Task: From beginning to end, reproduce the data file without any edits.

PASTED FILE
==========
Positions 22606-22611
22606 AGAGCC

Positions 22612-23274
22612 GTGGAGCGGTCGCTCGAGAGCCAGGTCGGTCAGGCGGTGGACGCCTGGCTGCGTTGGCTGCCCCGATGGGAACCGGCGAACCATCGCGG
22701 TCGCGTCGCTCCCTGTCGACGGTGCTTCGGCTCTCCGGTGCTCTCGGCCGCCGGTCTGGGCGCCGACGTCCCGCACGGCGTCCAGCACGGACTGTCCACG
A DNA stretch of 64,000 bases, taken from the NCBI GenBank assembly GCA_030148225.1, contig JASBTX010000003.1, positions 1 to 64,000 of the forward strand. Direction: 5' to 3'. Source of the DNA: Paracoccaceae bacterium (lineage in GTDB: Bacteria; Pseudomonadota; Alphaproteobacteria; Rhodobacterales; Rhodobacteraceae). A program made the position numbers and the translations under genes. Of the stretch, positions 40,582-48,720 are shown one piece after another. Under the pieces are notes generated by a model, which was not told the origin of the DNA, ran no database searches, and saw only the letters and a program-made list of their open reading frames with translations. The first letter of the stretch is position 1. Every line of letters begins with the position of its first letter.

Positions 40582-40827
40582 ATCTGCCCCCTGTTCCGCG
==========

Positions 22606-22611
22606 AGAGCC

Positions 22612-23274
22612 GTGGAGCGGTCGCTCGAGAGCCAGGTCGGTCAGGCGGTGGACGCCTGGCTGCGTTGGCTGCCCCGATGGGAACCGGCGAACCATCGCGG
22701 TCGCGTCGCTCCCTGTCGACGGTGCTTCGGCTCTCCGGTGCTCTCGGCCGCCGGTCTGGGCGCCGACGTCCCGCACGGCGTCCAGCACGGACTGTCCACG
A DNA stretch of 64,000 bases, taken from the NCBI GenBank assembly GCA_030148225.1, contig JASBTX010000003.1, positions 1 to 64,000 of the forward strand. Direction: 5' to 3'. Source of the DNA: Paracoccaceae bacterium (lineage in GTDB: Bacteria; Pseudomonadota; Alphaproteobacteria; Rhodobacterales; Rhodobacteraceae). A program made the position numbers and the translations under genes. Of the stretch, positions 40,582-48,720 are shown one piece after another. Under the pieces are notes generated by a model, which was not told the origin of the DNA, ran no database searches, and saw only the letters and a program-made list of their open reading frames with translations. The first letter of the stretch is position 1. Every line of letters begins with the position of its first letter.

Positions 40582-40827
40582 ATCTGCCCCCTGTTCCGCG